A history of dubious Euro mascots

Remember these? We do...
Euro cup 2016
Pinocchio (Italy 1980) - When it comes to designing a mascot, was there any doubt that the Italians would excel? Combining a childhood-favourite fable with football, some bright colours and a small paper hat may sound ridiculous, but when designed by an Italian, it looks so right.
Pinocchio (Italy 1980) - When it comes to designing a mascot, was there any doubt that the Italians would excel? Combining a childhood-favourite fable with football, some bright colours and a small paper hat may sound ridiculous, but when designed by an Italian, it looks so right.
Goaliath  (England 1996) - The English are known to love a clever bit of word-play, so sure enough the naming of the Euro ’96 mascot celebrated that. It’s a pity that Goaliath the Lion wasn’t wearing the necessary kit to help him play the game. Denim shorts, sir? Shame on you.
Goaliath (England 1996) - The English are known to love a clever bit of word-play, so sure enough the naming of the Euro ’96 mascot celebrated that. It’s a pity that Goaliath the Lion wasn’t wearing the necessary kit to help him play the game. Denim shorts, sir? Shame on you.
Benelucky (Belgium/Netherlands 2000) - Benelucky is a lion-devil (which is a thing, apparently) whose colourful mane merged the flags of the two host countries. Its cuddly look and goofy smile downplayed its more natural instinct to kill and maim its victims — a trait that it seemingly had in common with both the underperforming Belgian and Dutch teams.
Benelucky (Belgium/Netherlands 2000) - Benelucky is a lion-devil (which is a thing, apparently) whose colourful mane merged the flags of the two host countries. Its cuddly look and goofy smile downplayed its more natural instinct to kill and maim its victims — a trait that it seemingly had in common with both the underperforming Belgian and Dutch teams.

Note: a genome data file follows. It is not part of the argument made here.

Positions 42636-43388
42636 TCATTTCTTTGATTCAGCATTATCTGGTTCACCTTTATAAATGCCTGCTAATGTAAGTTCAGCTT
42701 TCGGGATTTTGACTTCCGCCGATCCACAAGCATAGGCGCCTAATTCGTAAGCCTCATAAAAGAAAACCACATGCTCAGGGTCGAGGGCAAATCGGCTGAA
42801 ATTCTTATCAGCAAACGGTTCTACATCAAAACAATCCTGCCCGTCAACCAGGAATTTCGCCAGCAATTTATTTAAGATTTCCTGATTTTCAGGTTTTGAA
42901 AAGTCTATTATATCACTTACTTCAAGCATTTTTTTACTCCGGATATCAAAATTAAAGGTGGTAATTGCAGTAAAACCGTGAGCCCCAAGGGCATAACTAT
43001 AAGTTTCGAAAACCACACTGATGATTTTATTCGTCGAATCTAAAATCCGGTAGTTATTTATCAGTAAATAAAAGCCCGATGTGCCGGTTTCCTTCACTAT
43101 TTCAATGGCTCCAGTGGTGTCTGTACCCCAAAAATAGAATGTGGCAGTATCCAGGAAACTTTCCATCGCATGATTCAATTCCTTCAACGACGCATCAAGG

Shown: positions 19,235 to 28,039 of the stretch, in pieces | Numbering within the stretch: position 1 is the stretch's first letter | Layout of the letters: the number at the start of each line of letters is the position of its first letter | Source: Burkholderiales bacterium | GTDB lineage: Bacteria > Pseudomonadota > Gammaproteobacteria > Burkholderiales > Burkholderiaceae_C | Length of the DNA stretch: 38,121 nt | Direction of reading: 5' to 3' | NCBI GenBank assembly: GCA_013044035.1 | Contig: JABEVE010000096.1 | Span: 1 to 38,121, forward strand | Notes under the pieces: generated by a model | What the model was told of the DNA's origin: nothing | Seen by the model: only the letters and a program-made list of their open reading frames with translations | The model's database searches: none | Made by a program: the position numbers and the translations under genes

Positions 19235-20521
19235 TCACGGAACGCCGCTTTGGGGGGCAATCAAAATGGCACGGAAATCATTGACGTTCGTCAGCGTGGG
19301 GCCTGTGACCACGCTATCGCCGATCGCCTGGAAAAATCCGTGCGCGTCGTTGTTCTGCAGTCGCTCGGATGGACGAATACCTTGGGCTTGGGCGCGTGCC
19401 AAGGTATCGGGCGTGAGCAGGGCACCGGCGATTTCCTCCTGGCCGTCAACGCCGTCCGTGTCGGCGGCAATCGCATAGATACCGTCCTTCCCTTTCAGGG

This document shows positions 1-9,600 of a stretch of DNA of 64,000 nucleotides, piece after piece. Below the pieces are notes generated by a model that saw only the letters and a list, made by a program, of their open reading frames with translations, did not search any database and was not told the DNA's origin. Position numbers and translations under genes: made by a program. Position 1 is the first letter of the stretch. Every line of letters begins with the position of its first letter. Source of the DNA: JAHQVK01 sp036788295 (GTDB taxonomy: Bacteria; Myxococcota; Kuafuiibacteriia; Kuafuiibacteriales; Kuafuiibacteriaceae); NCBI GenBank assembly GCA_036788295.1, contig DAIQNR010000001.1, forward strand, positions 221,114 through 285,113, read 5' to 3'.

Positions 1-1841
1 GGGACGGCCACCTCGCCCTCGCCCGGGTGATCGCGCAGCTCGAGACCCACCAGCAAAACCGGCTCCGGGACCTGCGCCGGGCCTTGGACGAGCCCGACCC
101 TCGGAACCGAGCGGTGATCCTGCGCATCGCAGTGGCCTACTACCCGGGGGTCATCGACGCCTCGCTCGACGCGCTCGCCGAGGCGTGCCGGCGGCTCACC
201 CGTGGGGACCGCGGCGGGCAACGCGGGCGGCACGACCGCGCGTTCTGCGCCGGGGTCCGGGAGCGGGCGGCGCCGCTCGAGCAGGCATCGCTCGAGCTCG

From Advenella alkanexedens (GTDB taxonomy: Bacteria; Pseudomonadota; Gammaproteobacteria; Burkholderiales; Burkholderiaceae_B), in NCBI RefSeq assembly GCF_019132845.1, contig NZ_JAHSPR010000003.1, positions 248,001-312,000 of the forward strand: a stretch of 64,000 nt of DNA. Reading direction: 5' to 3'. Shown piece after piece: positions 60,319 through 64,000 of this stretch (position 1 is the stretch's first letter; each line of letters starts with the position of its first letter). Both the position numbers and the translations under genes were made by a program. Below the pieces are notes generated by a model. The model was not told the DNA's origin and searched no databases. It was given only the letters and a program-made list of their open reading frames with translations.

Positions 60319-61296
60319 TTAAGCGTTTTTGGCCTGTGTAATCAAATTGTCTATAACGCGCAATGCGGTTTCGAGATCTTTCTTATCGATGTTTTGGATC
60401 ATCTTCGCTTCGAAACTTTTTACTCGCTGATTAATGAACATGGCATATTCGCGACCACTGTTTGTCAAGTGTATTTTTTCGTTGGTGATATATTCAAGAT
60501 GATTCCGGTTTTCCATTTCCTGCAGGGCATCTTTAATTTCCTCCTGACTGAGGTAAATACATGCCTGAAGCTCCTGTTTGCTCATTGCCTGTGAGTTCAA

Trix and Flix (Austria/Switzerland 2008) - We can only assume that the organisers of the Austro-Swiss European championship were fans of The X Factor berks Jedward. Granted, the Irish twins wouldn’t find fame until the following year, but there can be no other logical explanation for this horrendous attempt at a football mascot.
Trix and Flix (Austria/Switzerland 2008) - We can only assume that the organisers of the Austro-Swiss European championship were fans of The X Factor berks Jedward. Granted, the Irish twins wouldn’t find fame until the following year, but there can be no other logical explanation for this horrendous attempt at a football mascot.
Super Victor (France 2016) - We know that it is our job to shed light on the backgrounds of mascots from Euros gone by, but frankly we’re stumped as to why a cape-wearing astronaut was picked to represent this summer’s tournament. His name was selected by public vote, which thankfully avoided opting for the proposed ‘Driblou’.
Super Victor (France 2016) - We know that it is our job to shed light on the backgrounds of mascots from Euros gone by, but frankly we’re stumped as to why a cape-wearing astronaut was picked to represent this summer’s tournament. His name was selected by public vote, which thankfully avoided opting for the proposed ‘Driblou’.
Euro cup 2016
Pinocchio (Italy 1980) - When it comes to designing a mascot, was there any doubt that the Italians would excel? Combining a childhood-favourite fable with football, some bright colours and a small paper hat may sound ridiculous, but when designed by an Italian, it looks so right.
Goaliath  (England 1996) - The English are known to love a clever bit of word-play, so sure enough the naming of the Euro ’96 mascot celebrated that. It’s a pity that Goaliath the Lion wasn’t wearing the necessary kit to help him play the game. Denim shorts, sir? Shame on you.
Benelucky (Belgium/Netherlands 2000) - Benelucky is a lion-devil (which is a thing, apparently) whose colourful mane merged the flags of the two host countries. Its cuddly look and goofy smile downplayed its more natural instinct to kill and maim its victims — a trait that it seemingly had in common with both the underperforming Belgian and Dutch teams.
Trix and Flix (Austria/Switzerland 2008) - We can only assume that the organisers of the Austro-Swiss European championship were fans of The X Factor berks Jedward. Granted, the Irish twins wouldn’t find fame until the following year, but there can be no other logical explanation for this horrendous attempt at a football mascot.
Super Victor (France 2016) - We know that it is our job to shed light on the backgrounds of mascots from Euros gone by, but frankly we’re stumped as to why a cape-wearing astronaut was picked to represent this summer’s tournament. His name was selected by public vote, which thankfully avoided opting for the proposed ‘Driblou’.
08June2016